Have you ever tried making one of those recipes from a viral food video hoping to find the fastest way to make some great tasting food?
Over the last two years, there have been a lot of viral food videos originating on TikTok, Facebook and Instagram. One of the greatest viral food hacks, for Baked Feta Pasta, sent TikTok users scrambling to buy large blocks of feta cheese, creating an unnatural shortage of the cheese in some areas. Food content creators have challenged us to try new things, such as making a marble cake that's main ingredient is a box of Hostess cream-filled cupcakes or trying "bacon" made from banana peels.
Still, other content creators are all about sharing their love of food, often specific types of food. One of my favorite food content creators is Amber Estenson Schwarzrock aka @thatmidwesternmom, who loves to share her passion for "Minnesota salads that aren't really salads." There's no lettuce involved in her salads, just containers of Cool Whip, boxes of Jell-O, and fun fillers, such as candy bars or popcorn.
Another favorite of mine to watch is B. Dylan Hollis (@bdylanhollis), a TikTok creator who spends his time re-creating dishes from vintage cookbooks. A few of the gems he's whipped up in his kitchen include a Spaghetti-O Jell-O ring from the 1960s; a peach spam bake, a fake apple pie from 1933, and prune loaf from 1951.
And perhaps, because I've watched these two creators a bit more than I want to admit, the all-knowing TikTok algorithm began showing me instructional food videos via #foodtok . That's how I found this unbelievably easy recipe for peasant bread from Alexandra Stafford (@alexandraskitchen on TikTok), a cookbook author, food blogger and baker from upstate New York. It just popped up in my newsfeed. That must have been a lucky day for me!
The soft-spoken baker, who goes by Ali, first posted the recipe for the bread to her blog about a decade ago. The recipe, "My Mother's Peasant Bread," she says in the post, has been made by her mother for over 45 years. I hate to admit it, but I would have never found her without the short, sweet video that was being liked and shared on various social media platforms.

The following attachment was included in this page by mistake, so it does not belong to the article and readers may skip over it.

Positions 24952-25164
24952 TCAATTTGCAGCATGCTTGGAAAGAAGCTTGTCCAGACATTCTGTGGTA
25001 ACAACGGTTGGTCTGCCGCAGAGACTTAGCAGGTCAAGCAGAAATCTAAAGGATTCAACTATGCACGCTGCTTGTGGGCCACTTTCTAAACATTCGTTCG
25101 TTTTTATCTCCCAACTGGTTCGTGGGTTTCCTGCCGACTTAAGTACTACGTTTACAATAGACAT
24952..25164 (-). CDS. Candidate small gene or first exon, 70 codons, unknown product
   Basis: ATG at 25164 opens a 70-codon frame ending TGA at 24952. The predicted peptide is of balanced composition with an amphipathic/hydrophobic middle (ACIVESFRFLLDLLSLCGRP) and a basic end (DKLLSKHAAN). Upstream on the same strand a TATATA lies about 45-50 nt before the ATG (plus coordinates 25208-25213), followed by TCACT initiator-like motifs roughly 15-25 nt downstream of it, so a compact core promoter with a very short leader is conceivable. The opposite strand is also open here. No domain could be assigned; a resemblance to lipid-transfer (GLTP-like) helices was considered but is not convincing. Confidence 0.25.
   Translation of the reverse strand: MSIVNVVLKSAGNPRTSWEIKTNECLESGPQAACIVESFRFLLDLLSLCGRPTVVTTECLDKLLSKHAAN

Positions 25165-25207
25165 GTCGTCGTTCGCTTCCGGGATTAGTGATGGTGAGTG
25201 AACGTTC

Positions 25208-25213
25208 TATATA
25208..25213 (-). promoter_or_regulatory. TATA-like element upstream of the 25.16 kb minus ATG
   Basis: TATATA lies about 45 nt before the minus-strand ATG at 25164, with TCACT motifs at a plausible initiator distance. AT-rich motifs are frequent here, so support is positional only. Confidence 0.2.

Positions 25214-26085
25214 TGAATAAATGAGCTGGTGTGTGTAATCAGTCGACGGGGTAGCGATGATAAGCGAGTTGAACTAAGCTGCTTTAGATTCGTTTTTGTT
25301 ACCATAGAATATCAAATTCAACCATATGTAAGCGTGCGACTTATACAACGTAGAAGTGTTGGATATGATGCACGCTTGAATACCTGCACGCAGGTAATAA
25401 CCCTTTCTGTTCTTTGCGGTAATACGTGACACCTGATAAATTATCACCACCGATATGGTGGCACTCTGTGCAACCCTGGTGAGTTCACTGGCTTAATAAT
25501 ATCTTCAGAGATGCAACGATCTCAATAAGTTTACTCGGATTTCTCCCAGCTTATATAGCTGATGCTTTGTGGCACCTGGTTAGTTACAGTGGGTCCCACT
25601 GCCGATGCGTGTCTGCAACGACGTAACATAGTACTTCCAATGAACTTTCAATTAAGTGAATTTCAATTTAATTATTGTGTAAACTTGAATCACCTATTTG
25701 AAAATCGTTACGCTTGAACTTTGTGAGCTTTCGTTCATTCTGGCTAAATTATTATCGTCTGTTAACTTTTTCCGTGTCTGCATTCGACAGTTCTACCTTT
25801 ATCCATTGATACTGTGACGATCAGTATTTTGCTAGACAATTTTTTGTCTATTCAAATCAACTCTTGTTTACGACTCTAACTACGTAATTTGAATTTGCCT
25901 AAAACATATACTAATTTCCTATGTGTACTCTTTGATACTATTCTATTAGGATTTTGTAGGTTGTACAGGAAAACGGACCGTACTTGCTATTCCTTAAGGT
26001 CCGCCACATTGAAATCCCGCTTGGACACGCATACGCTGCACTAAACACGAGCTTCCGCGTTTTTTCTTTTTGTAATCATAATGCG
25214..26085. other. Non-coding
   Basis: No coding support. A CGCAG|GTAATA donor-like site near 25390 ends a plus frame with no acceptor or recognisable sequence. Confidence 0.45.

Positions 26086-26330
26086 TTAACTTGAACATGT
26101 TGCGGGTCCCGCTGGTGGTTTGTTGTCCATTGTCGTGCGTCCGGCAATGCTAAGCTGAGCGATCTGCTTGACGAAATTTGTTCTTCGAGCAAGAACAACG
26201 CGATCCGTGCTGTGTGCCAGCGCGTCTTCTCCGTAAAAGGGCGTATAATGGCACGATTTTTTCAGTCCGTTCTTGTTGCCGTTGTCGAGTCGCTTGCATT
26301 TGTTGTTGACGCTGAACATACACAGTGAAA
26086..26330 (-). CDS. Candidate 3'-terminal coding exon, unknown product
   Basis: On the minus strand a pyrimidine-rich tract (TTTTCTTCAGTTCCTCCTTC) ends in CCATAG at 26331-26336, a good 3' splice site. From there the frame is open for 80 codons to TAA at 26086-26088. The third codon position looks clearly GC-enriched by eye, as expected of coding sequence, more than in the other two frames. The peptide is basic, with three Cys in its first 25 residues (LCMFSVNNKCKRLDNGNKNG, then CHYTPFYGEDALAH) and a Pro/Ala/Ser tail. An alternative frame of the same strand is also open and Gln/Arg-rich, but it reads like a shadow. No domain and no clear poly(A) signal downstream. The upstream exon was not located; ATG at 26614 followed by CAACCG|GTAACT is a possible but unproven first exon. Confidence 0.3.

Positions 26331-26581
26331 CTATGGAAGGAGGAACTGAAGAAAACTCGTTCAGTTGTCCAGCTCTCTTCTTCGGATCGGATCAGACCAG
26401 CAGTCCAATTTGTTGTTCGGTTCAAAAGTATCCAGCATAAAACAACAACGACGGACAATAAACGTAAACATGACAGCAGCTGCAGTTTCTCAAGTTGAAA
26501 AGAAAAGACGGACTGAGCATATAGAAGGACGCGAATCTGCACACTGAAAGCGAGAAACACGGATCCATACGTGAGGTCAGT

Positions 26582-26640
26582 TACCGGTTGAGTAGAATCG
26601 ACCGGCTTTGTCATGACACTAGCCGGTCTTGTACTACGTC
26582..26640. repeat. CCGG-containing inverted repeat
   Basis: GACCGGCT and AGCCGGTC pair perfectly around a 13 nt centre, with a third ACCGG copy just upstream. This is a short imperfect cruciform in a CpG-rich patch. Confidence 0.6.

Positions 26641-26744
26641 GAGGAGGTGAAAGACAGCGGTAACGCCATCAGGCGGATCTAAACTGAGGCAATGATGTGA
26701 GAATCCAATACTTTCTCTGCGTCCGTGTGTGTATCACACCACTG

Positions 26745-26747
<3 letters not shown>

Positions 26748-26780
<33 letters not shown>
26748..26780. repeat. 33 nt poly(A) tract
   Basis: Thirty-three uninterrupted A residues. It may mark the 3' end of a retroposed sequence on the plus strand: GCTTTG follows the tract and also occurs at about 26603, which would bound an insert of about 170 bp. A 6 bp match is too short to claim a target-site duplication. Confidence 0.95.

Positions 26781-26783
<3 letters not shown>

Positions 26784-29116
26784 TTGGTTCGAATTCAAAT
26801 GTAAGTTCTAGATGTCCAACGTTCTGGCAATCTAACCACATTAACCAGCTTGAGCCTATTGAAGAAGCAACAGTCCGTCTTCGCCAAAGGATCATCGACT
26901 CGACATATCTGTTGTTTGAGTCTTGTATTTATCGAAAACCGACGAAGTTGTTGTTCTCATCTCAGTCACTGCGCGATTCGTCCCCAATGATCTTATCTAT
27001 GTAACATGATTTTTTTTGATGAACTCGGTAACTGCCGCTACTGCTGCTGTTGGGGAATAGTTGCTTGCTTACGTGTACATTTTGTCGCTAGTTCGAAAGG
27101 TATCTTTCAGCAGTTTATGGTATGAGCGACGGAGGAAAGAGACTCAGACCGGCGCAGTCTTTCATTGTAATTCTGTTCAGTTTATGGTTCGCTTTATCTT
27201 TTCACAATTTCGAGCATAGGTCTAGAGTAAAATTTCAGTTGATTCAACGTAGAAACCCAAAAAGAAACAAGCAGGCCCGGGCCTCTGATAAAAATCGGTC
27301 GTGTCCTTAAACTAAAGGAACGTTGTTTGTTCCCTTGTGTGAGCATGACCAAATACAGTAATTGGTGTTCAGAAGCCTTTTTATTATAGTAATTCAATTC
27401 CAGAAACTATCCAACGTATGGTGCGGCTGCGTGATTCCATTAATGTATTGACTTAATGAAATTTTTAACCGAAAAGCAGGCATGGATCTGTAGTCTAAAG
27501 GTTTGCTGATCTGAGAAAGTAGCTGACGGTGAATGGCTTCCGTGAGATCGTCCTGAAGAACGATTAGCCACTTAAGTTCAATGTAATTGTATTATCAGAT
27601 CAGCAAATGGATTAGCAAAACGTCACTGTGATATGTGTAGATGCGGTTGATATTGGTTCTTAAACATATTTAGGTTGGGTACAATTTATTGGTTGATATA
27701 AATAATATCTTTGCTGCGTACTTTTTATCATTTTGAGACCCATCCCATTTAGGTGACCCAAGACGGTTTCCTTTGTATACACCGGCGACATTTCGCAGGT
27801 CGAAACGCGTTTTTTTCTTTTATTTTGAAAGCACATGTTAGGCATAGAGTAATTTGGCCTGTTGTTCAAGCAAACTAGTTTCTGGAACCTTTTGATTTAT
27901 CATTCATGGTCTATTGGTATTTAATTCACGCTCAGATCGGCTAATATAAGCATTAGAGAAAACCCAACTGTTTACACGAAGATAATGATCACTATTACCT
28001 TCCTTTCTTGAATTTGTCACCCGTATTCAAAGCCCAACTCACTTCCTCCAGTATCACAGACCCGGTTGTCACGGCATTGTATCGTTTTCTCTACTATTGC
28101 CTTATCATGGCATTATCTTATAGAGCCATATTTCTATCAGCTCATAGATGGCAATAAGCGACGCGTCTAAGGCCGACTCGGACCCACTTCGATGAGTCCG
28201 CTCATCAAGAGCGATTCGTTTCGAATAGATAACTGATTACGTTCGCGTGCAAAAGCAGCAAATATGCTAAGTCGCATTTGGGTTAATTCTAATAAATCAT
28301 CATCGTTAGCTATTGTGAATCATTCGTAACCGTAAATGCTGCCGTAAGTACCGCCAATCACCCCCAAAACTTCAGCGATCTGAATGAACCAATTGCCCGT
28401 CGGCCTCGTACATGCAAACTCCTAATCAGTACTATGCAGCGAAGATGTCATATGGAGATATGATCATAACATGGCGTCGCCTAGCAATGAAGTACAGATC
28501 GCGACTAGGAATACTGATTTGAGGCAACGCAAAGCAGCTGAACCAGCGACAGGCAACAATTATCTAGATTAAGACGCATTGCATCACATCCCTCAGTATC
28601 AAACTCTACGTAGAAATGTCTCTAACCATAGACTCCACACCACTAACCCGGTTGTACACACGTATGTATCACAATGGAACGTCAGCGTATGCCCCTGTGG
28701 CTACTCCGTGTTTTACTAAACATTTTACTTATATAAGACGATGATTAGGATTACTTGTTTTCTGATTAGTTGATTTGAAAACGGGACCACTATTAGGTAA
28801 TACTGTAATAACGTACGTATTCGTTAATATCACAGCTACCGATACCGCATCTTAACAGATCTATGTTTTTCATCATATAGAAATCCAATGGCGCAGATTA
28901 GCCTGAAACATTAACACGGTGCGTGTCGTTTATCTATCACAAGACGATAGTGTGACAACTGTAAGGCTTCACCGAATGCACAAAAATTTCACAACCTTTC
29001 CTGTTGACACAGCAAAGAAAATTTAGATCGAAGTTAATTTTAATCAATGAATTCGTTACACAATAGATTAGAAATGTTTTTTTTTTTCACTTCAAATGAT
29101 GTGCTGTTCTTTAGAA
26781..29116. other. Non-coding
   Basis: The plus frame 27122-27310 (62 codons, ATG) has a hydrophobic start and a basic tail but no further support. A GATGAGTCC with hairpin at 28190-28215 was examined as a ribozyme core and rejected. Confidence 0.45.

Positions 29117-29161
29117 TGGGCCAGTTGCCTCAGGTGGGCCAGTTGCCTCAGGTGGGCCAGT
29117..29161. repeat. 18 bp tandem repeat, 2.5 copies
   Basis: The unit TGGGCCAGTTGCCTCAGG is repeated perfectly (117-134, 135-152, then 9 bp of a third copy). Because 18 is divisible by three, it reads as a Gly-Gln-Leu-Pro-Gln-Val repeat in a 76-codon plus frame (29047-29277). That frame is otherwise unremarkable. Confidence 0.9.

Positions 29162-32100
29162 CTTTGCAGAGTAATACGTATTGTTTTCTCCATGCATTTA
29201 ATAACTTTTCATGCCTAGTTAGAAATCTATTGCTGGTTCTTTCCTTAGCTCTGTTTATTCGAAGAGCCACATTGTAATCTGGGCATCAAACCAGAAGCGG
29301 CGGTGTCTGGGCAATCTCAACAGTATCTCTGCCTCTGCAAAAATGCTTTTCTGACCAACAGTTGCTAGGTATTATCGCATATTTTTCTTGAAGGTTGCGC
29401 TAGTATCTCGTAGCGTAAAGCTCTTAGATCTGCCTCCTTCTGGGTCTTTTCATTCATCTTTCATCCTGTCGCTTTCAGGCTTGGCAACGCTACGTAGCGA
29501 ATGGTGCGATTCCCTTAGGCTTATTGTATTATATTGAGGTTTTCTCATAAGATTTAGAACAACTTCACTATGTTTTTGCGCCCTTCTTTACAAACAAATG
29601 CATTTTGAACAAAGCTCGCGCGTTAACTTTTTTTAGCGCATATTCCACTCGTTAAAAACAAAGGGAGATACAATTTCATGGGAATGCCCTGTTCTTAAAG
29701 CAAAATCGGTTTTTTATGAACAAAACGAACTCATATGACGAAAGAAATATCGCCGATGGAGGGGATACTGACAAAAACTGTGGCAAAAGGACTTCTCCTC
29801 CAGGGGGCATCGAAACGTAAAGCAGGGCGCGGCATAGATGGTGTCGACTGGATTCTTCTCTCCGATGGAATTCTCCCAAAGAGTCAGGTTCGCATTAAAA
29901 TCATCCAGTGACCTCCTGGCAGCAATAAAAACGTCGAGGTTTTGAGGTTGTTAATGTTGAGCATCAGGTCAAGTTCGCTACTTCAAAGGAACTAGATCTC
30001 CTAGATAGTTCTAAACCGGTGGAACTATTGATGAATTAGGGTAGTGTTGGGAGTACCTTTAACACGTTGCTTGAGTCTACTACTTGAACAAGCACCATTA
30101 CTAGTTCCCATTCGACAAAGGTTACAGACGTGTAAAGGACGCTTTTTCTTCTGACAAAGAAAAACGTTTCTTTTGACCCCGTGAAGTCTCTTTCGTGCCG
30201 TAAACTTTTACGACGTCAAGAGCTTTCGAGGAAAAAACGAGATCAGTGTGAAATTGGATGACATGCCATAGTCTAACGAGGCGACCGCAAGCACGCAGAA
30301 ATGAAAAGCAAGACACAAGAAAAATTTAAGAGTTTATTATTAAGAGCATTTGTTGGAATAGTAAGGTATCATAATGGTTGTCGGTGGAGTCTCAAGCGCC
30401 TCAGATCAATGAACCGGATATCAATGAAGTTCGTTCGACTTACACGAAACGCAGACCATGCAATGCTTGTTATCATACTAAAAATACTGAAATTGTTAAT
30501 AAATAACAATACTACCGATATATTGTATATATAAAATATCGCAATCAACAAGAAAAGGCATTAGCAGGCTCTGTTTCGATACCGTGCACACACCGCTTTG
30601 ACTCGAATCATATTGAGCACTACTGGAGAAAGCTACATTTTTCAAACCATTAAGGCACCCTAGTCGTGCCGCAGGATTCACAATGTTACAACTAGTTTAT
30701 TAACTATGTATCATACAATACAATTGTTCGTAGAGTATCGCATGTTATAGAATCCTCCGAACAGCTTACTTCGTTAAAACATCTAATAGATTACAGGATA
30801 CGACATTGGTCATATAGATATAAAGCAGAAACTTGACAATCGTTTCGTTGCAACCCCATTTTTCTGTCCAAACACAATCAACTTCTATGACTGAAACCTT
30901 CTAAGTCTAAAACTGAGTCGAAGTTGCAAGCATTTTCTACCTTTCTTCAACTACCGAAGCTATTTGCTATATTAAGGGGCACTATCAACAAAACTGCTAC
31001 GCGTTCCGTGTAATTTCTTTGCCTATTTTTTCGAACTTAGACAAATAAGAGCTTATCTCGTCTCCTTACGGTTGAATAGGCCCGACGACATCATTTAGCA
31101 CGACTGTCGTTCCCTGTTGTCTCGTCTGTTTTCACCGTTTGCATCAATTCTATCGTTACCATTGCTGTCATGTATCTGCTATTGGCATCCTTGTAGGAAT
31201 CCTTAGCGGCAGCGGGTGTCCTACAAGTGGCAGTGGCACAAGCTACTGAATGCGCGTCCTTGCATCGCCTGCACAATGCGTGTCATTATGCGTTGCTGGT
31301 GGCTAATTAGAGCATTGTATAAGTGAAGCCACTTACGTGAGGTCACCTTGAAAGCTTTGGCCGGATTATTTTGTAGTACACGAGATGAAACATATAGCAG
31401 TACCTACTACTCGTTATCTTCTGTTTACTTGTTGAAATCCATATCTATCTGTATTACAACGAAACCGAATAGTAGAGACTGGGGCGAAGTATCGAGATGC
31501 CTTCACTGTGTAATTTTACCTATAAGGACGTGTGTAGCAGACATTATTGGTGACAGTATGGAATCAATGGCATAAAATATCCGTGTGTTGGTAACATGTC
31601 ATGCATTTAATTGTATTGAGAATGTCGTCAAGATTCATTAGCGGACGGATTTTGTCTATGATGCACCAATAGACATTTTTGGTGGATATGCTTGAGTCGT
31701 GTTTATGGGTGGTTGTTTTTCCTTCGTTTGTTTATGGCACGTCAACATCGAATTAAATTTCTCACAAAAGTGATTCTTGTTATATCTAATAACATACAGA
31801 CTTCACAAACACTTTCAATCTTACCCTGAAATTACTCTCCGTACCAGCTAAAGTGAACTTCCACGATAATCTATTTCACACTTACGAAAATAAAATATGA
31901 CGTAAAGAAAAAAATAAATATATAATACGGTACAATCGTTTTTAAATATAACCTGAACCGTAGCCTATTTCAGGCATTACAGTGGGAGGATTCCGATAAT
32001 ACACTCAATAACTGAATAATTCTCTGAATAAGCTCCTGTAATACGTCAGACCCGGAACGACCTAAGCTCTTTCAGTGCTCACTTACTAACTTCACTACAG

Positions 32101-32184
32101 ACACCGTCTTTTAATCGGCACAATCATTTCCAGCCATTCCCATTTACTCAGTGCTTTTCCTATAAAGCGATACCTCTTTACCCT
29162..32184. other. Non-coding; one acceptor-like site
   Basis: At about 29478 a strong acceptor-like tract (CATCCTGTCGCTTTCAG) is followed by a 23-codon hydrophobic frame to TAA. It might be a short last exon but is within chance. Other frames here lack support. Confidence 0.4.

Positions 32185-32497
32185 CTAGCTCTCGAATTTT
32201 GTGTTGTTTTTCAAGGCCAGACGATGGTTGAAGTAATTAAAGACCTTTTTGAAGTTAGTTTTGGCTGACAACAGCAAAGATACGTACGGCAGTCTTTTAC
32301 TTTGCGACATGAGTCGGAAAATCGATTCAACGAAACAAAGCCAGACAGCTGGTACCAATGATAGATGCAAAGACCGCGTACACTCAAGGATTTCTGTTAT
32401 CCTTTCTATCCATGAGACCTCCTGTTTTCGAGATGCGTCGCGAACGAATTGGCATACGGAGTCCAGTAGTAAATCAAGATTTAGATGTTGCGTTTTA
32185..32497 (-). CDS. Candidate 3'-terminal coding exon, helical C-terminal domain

Why do I like her recipe? For starters, there's only five ingredients. But, most importantly, you don't need to knead it. You just mix everything together in a bowl and walk away. The longest part of this recipe is the waiting, waiting for the dough to rise, and later rise some more. It takes about three hours, from start to finish. Another winning feature of this bread dough recipe is that if you don't have the glass bowls to bake it in, you can bake it in a traditional bread pan. (Go to her website, alexandracooks.com, to find a gluten-free version.)
The bread is delicious, especially warm, with a bit of butter.
TIKTOK NO-KNEAD PEASANT BREAD
(Recipe courtesy of alexandracooks.com)
4 cups unbleached all-purpose or bread flour
2 teaspoons kosher salt
2 cups lukewarm water (made by mixing 1.5 cups cold water with 0.5 cup boiling water)
2 teaspoons sugar
2 teaspoons instant yeast, I love SAF Instant Yeast, see notes below
room temperature butter, about 2 tablespoons
Mix the dough: In a large mixing bowl, whisk together the flour, salt, sugar, and instant yeast. Add the lukewarm water. Mix until the flour is absorbed.
Let it rise: Cover bowl with a tea towel or plastic wrap and set aside in a warm spot to rise for 1 1/2 to 2 hours.
Because this is a very wet dough, it must be baked in an oven-proof bowl. I used two Pyrex 1L 322 size, but any two 1-quart or 1.5-quart oven-safe bowls will work. Grease your oven-safe bowls with about a tablespoon of butter each. (See below for how to bake in a loaf pan)
Let it rise again: Using two forks, punch down your dough, scraping it from the sides of the bowl, which it will be clinging to. As you scrape it down, try to pull the dough toward the center You want to loosen the dough entirely from the sides of the bowl, and you want to make sure you’ve punched it down. Then, take your two forks and divide the dough into two equal portions — eye the center of the mass of dough, and starting from the center and working out, pull the dough apart with the two forks. Then scoop up each half and place into your prepared bowls. Let the dough rise again, until it crowns the rim of the bowl, about 30 minutes.
Bake it: Preheat the oven to 425 F. Bake for 15 minutes. Reduce the heat to 375 F and bake for 15 to 17 minutes longer. Remove from the oven and turn the loaves onto cooling racks. If you’ve greased the bowls well, the loaves should fall right out onto the cooling racks. If the loaves look a little pale and soft when you’ve turned them out onto your cooling racks, place the loaves into the oven (outside of their bowls) and let them bake for about 5 minutes longer. Remove from oven and let cool for 10 minutes before cutting.
**To bake in a loaf pan: Using an 8.5-by-4.5-inch loaf pan or a 9-by-5-inch loaf pan, you'll only be able to bake 3/4 of the dough in it; bake off the rest of the dough in ramekins or other small vessels. You can also make increase the recipe by half to have enough to bake in 2 loaf pans. If you have a large loaf pan, such as a 10-by-6-inch loaf pan, you can bake off the entire batch of dough in it. For loaf pans, bake at 375 F for 45 minutes.